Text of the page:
August has brought the first crop of Tomatillos to the UK. Rarely grown here, I eagerly await their arrival and celebrate the short season with the ultimate green salsa that elevates barbecue to ridiculously insane heights of deliciousness.
Repeat after me: [toh-muh–tee-oh].
Physalis philadelphica and Physalis ixocarpa are part of the nightshade family – similar to the more common Cape gooseberry (Physalis peruviana) found in most supermarkets here, but larger, and green. Think green tomato with a papery husk.
Fresh, zingy and packed with complexity, this classic salsa is like nothing else. If you make your own from scratch, it blows any shop-bought version out of the water. The magic happens when you char the ingredients over fire before blending it all together. If you see tomatillos, buy them. Buy them all.
400g fresh tomatillos
2 green jalapeños
Juice of ½ lime
1 clove garlic
1 bunch fresh coriander
pinch of salt
Remove the husks from the tomatillos – give them a little wash as you’ll find that the flesh is a little sticky underneath. Pop the fruits on the bbq along with the onion and Jalapeños to blister the skins. (You could or grill them in the oven or colour them in a pan if you don’t have access to a bbq).
Chuck everything in a food processor and blitz it up into a rough salsa. How easy is that!
Another dangerous path of culinary adventure that requires tightrope level skills to maintain the balance between joyous deliciousness, and an inevitable descent into morbid obesity. Thankfully, unlike flatbreads, this recipe takes many hours to execute, which will hopefully prevent it becoming a regular go-to carb snack.
There are literally thousands of sourdough pizza recipes out there that use wildly different methods, but this is the first time I’ve really been happy with the end product and content that it will give consistent results.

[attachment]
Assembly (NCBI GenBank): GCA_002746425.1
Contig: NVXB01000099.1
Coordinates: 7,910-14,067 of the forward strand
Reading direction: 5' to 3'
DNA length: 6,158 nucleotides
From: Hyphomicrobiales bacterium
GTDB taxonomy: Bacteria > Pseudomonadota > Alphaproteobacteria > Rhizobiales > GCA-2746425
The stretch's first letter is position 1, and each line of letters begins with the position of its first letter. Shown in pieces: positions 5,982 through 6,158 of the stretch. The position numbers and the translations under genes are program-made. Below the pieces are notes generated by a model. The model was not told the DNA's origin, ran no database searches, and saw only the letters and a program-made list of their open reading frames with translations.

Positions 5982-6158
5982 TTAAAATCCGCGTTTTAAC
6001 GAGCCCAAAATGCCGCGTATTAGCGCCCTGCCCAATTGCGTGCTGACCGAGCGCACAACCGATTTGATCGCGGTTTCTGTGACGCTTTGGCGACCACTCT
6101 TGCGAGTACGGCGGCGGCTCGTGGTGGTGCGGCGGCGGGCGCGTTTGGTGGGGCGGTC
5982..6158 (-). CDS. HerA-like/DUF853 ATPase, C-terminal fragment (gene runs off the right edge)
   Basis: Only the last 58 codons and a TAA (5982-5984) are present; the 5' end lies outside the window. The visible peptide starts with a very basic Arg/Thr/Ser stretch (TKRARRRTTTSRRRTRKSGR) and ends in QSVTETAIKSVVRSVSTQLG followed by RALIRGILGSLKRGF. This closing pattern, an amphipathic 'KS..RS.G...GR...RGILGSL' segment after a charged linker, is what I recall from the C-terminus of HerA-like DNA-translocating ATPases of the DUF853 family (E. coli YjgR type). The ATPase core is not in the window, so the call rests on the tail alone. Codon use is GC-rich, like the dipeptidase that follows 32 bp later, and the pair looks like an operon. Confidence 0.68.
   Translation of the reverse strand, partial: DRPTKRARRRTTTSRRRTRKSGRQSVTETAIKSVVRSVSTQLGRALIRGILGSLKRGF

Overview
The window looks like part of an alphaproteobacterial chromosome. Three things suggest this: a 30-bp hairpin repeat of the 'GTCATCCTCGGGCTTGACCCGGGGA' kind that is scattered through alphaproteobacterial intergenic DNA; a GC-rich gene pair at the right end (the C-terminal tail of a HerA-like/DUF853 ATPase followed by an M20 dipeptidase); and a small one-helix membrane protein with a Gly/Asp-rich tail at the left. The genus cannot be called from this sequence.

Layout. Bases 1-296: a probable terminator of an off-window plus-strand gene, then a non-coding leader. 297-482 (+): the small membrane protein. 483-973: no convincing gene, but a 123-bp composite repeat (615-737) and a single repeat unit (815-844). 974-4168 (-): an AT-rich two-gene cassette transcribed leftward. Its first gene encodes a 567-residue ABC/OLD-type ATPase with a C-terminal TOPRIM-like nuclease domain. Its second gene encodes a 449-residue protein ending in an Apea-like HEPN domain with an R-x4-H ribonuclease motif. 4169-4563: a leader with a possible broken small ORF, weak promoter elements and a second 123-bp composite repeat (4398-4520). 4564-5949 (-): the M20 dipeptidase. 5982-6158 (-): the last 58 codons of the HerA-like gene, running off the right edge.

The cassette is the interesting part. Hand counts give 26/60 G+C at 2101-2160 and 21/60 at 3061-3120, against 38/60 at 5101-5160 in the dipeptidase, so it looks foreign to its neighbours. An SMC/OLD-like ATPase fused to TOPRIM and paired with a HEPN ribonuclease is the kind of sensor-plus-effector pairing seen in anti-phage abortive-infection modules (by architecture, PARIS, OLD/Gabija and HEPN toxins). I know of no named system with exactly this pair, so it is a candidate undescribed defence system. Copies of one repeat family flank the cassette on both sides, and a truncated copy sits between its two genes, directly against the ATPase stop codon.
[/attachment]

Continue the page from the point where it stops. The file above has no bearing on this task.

I think it’s fair to say that the cooking method is probably more important than the ingredients for once – controversial, and something I never imagined I’d be writing.. If you’re lucky enough to have a proper wood-fired oven, you’re likely to get great results with literally whatever kind of dough you’ve got going. For me, the little burnt bubbles and flecks around the crust are the holy grail of pizza, and almost impossible to achieve with a crappy conventional oven.
If, like the majority of the population you don’t have access to a fabulous oven, I’d recommend at the very least investing in a decent baking stone and getting it as hot as your conventional domestic oven will possibly take you.
300g sourdough starter (See HERE if you don’t already have one)
500g strong white flour (I particularly like Tipo ’00’ and always use organic)
Like anything in the sourdough world, this recipe is all about time.
Make sure your sourdough starter has been fed recently and is raring to go – bubbly, lively and buoyant if you drop a teaspoon of it in water.
Mix together all of your ingredient and then knead the dough for about 10 minutes until smooth and silky.
Split your dough into three (or more) and shape it into tight balls. Pop them into the fridge (covered) until the following day. This is where the sourdough culture really does its thing, developing your dough and taking it from pedestrian to the sublime.
The following day, your dough is going to need a few hours out of the fridge (still covered) to come back up to room temperature.
Stretch or roll out your dough to the desired thickness using plenty of fine semolina and you’re all set and ready to go.